For the last decade, the council and MCR Pathways have nurtured and extended a pioneering and highly successful mentoring and talent development programme for disadvantaged and care experienced young people across a number of the city's secondary schools.
More than 600 young people are now supported in their schools by mentors from all walks of life and all ages. Powerful statistics published in the 2017 Impact Report today, Thursday 13 July, reveals that more secondary pupils than ever before are achieving better results in literacy and numeracy and staying on rates in this group of young people is at an all-time high. Critically, reversing decades of poor national outcomes for young people in the care system, record numbers of Glasgow's young people are progressing directly to college, university and employment.
Maureen McKenna, Executive Director of Education is delighted with the progress of the programme and said today: "Quite simply - working with MCR Pathways over the last 10 years has had an incredible impact on the positive destinations of the young people who've been mentored. Three years ago only 48.8% of our most disadvantaged young people in the city went on to positive destinations on leaving school - to either a job, college or university - this has now jumped to an amazing 81%.
"This is great news for our young people, the city, our school staff and of course the mentors."
Relationship mentoring in Glasgow schools is undoubtedly closing the attainment gap in the city and helping some of our most vulnerable pupils.
As Iain MacRitchie, Founder of MCR Pathways, explains: "Above all else, our project is all about the young people and the potential we can all help realise in everyone who becomes a part of the MCR Pathway family.
"The Impact Report is all about the young people's success stories, the fact and figures, the achievements, case studies, commitments and our bold plans for the future as we look to celebrate 10 amazing years of mentoring and talent development in Glasgow. We are very determined to bridge the talent of all our young people with the many opportunities our great city has to offer. MCR mentoring is the bridge"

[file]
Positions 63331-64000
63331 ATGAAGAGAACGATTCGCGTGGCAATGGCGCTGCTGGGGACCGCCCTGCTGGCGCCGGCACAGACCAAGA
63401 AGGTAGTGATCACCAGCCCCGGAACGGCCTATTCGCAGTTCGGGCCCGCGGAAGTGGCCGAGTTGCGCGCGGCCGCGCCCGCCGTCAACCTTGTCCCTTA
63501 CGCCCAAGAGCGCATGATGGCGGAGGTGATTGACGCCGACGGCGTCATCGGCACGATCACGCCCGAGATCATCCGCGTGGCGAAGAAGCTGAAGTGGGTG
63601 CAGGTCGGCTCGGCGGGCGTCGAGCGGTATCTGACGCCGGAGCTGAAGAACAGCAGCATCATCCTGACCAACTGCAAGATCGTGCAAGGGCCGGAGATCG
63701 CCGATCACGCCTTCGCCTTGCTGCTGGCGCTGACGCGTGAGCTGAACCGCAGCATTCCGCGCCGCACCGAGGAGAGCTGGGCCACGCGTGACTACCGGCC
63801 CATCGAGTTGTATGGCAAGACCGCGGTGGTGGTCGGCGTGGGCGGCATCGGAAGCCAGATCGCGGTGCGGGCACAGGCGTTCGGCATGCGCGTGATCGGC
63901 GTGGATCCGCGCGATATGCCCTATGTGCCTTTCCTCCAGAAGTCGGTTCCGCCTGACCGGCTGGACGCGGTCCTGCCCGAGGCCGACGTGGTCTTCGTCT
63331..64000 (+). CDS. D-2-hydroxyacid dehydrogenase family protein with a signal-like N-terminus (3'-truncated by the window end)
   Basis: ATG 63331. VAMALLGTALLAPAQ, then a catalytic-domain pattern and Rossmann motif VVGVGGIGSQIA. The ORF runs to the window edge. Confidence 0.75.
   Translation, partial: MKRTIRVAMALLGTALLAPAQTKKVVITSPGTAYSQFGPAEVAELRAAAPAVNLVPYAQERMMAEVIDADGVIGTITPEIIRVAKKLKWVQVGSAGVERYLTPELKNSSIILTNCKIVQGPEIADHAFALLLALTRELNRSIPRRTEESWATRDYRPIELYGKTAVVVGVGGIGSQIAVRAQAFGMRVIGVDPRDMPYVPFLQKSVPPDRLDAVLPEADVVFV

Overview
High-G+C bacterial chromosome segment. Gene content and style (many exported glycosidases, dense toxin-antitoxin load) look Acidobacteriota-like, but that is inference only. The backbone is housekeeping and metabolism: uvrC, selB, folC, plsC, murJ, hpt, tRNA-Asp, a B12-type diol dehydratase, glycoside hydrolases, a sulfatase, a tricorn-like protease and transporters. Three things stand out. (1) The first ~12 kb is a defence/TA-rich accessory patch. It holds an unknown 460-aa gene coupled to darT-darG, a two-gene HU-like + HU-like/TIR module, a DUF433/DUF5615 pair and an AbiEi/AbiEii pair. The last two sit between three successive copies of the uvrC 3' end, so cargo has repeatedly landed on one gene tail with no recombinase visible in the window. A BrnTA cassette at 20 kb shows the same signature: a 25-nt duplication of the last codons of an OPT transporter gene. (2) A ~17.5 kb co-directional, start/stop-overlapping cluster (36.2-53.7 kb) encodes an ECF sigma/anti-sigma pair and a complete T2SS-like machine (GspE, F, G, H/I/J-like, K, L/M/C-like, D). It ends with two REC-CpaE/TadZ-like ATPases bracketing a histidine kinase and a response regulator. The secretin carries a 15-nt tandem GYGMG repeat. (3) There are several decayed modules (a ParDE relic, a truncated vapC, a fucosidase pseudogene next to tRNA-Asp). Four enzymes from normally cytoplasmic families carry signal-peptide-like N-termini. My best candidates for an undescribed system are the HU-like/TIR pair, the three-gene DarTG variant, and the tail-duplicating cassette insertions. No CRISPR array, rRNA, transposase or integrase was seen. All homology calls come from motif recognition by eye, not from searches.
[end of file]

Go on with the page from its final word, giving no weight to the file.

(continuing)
What stands out in the report is the comments from the young people, the mentors, families and school staff. Every participant benefits and the longer the programme runs in each school the greater the impact. St Andrew's Secondary where MCR Pathways first started in 2007 best illustrates the extent where 100% of their mentored young people progressed to college, university or employment in contrast to a starting position of 31%. From a qualifications perspective those with 5 or more subjects at level 4 or better, St Andrews was 91% compared to Glasgow at 60% and national at 54%. For all those on the MCR Pathways programme across the 10 schools analysed it was 88%.
The project is making a huge difference to the lives of so many who were in need or just coping - and now supporting more than 600 young people across the city.
But it's also about making a difference in the lives of the mentors - you just need to read their comments to see what becoming a mentor has meant to them and benefited them in ways that they had not thought possible.
MCR Pathways is currently operating in 15 secondary schools and working on a plan to extend into all 30 as well as set a national precedent. The partnership between Glasgow City Council and MCR is pioneering and has a simple target to mentor every care experienced and disadvantaged young person across the city. This means building the capacity and number of mentors to support 1500 young people.
In January this year, Glasgow City Council also announced an ambitious target - to engage up to 10% of council employees as mentors or as part of the talent taster programme.
As Iain MacRitchie concludes: "When one mentors, two lives are changed. Organisations are also benefitting hugely with staff skills being enriched and developed in profound ways. People really do make Glasgow and the commitment from individuals is inspired and inspiring. An increasing number of Glasgow's organisations are signing up to encourage and support their staff to mentor as part of their working week. It is a privilege to work with so many people so determined to help young people realise their full potential and be defined by their talent and never their circumstances.
"As well as mentoring, our Talent Taster Programme is expanding and already revolutionising work experience for individuals and organisations alike. We have a number of very significant plans coming to fruition and will be announced after the summer"